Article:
January 27, 2020 by Roxanne Stein
Antibiotic-Resistant ‘Superbugs’ Pose Bigger Threat Than Earlier Estimated, CDC Finds
Doctors and public health officials have increasingly sounded the alarm about antibiotic resistant “superbugs” and their growing threat. Now, a new report from the U.S. Centers for Disease Control and Prevention (CDC) finds that previous data has underestimated the number of people infected and killed by drug-resistant germs.
According to the CDC’s new report, more than 2.8 million antibiotic-resistant infections occur in the U.S. each year, and more than 35,000 people die as a result. Experts say that the study has created a new national baseline figure for infections and deaths from bacteria and fungi that have developed a resistance to drugs designed to kill them.
In 2013, the CDC published the first AR (Antibiotic Resistant) Threats Report. It stated that at least 2 million people get an antibiotic-resistant infection each year in the U.S. , and at least 23,000 people die.
“Dedicated prevention and infection control efforts in the U.S. are working to reduce the number of infections and deaths caused by antibiotic-resistant germs, but the number of people facing antibiotic resistance is still too high. More action is needed to fully protect people,” states the CDC in a statement about the report released Wednesday.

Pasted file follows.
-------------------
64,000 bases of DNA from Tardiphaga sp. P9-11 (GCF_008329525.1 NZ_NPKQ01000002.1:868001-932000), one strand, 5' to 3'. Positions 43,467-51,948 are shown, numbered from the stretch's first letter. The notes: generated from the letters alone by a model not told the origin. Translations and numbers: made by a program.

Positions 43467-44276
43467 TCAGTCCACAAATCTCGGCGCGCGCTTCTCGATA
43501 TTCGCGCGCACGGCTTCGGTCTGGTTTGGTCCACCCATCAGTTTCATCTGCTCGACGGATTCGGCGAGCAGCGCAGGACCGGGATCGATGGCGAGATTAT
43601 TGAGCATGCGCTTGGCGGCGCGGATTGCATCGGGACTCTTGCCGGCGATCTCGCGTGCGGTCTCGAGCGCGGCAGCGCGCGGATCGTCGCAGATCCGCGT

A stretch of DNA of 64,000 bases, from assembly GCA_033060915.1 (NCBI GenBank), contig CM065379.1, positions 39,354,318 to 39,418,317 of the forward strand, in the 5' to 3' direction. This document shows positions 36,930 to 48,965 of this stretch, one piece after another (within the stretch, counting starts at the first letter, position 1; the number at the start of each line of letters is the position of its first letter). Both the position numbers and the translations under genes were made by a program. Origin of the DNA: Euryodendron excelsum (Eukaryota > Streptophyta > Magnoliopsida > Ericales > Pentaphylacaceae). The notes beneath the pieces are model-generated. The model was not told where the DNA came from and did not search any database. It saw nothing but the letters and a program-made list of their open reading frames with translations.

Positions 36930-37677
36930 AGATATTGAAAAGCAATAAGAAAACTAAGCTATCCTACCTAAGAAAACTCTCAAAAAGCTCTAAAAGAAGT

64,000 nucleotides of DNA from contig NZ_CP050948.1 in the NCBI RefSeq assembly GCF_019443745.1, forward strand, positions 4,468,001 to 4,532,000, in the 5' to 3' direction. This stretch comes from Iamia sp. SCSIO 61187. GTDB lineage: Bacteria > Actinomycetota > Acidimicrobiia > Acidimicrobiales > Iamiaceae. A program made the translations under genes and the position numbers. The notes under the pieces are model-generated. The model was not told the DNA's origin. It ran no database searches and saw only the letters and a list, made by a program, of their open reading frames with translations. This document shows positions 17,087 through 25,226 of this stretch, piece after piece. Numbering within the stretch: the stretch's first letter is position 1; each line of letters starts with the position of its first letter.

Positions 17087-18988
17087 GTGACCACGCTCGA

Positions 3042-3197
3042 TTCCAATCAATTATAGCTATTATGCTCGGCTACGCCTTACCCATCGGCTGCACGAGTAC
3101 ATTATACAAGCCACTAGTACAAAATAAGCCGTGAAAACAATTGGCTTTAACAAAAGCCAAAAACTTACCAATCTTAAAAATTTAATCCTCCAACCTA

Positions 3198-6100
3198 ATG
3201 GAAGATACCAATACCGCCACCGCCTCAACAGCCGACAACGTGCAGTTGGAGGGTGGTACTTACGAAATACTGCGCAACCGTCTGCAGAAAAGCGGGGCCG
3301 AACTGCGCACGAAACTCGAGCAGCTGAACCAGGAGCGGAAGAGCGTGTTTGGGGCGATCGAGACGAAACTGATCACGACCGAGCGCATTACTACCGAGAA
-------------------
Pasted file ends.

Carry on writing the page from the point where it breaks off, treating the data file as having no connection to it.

The overuse and misuse of antibiotics are the leading causes of antimicrobial resistance, public health officials worldwide say. World Antibiotic Awareness Week, Nov. 18-24, aims to “increase awareness of global antibiotic resistance and to encourage best practices among the general public, health workers and policy makers to avoid the further emergence and spread of antibiotic resistance,” according to a statement by the World Health Organization.
The new CDC report lists 18 antibiotic-resistant bacteria and fungi into three categories based on level of concern to human health—urgent, serious, and concerning.
Five microorganisms represent the most urgent threats, the CDC states. Three of them are already known to public health officials as dangerous. They include: Clostridioides difficile (C. diff.), drug-resistant gonorrhea, and Carbapenem-resistant Enterobacteriaceae (CRE). They are sometimes referred to as “nightmare bacteria” because of their ability to resist nearly all antibiotics and because they kill up to half of patients who acquire bloodstream infections from them. The trio also have the ability to transfer their antibiotic resistance to other associated bacteria, potentially making the others untreatable as well.
Two more germs were added as the most urgent since the CDC’s first report in 2013. They are Carbapenem-resistant Enterobacteriaceae, or CRE, and drug-resistant Neisseria gonorrhoeae, another sexually transmitted infection. The report classifies 11 additional bacteria and fungi as serious threats, two as concerning, and four others are on the CDC’s “watch list.”
Antibiotics are only effective against certain infections caused by bacteria. However, about 30 percent of antibiotics prescribed in the United States each year, or an estimated 47 million prescriptions, are unnecessary, the CDC says.
“Overuse of antibiotics is a big problem,” said Scarlet Constant, M.D., a pediatrician affiliated with Baptist Health South Florida. “It causes bacterial resistance, so the common bacteria we’ve always had around are morphing and changing and becoming resistant to the antibiotics that we’ve created. And we haven’t created any new antibiotics in many years, so it’s very scary.”